In terms of transportation prices, they continued their downward trend, with a reading of 43.1 in December, down 1.1 points from November. It is worth mentioning that the pricing index seems to have reached its lowest point in May at 27.9, and the rates of contraction have been relatively less severe over the past five months.

The decline in fuel prices, resulting in lower fuel surcharges, was identified as a contributing factor to this decline.

The report highlights the significant role of fuel prices in supply-based inflation over the past couple of years. Consequently, a decrease in costs is expected to further push inflation down and potentially revive the freight sector in 2024.

Furthermore, respondents were asked to provide their predictions for conditions one year ahead. The forward-looking expectation for transportation capacity was 51, while prices were anticipated to come in at 70.3. These projections offer insights into the future trajectory of the transportation sector.

According to the report, the occurrence of both these figures would mark a significant turnaround and definitive conclusion to the prevailing freight downturn observed since April 2022.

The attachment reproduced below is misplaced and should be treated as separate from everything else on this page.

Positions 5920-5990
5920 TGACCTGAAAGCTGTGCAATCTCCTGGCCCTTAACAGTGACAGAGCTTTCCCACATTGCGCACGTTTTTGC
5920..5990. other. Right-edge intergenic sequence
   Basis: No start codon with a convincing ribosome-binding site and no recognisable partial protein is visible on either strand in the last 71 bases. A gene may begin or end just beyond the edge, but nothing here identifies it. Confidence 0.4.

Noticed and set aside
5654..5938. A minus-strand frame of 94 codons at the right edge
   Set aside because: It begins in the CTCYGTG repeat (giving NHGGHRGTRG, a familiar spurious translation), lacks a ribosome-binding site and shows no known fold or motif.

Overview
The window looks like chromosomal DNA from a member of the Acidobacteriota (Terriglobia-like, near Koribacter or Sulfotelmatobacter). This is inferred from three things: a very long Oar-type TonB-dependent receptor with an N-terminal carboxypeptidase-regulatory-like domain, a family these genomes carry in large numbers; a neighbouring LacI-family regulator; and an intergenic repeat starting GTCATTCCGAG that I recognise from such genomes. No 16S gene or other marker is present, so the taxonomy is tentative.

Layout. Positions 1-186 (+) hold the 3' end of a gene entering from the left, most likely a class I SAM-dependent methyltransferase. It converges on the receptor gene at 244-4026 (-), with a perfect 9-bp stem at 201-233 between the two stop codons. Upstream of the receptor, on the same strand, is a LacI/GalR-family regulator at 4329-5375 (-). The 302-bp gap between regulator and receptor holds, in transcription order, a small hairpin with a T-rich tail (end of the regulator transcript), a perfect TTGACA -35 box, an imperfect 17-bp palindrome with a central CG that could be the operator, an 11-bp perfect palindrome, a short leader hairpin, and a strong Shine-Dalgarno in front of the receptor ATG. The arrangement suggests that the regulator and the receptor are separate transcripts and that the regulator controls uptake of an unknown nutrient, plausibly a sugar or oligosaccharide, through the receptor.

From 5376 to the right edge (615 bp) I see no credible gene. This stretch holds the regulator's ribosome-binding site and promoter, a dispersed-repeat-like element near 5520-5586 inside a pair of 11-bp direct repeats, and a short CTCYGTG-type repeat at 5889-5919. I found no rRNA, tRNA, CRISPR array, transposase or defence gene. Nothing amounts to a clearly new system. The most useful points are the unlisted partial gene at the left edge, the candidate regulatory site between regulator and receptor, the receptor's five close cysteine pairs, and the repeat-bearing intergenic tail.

Experienced a Shift Back

In December, the overall LMI (50.6) experienced a shift back into expansion territory. Over the past five months, the index has mostly remained around the 50 mark, except for October when it reached 56.5.

This change can be attributed to the upward movement in the warehousing components of the data set. Although warehousing capacity (55.1) grew at a slower pace during the month, utilization (60.2) increased by 7.3 points and prices (65.5) rose by 1.3 points.

Interestingly, warehouse space was in high demand for downstream companies such as retailers, leading to a contraction rate of 43.9. On the other hand, upstream firms at the wholesale and manufacturing levels of the supply chain witnessed an expansion rate of 60.6. Downstream respondents foresee a surge in warehouse prices (79.7) in the coming year.

Inventory levels (44.3) continued to decline at the same rate observed in November. This index has contracted in seven out of the past eight months, indicating that retailers have reverted to just-in-time inventory practices, which bolsters transportation utilization.

The report highlights that it will be intriguing to observe whether this trend changes in the new year or if the current point represents the lowest level, prompting manufacturers and wholesalers to start rebuilding their inventories.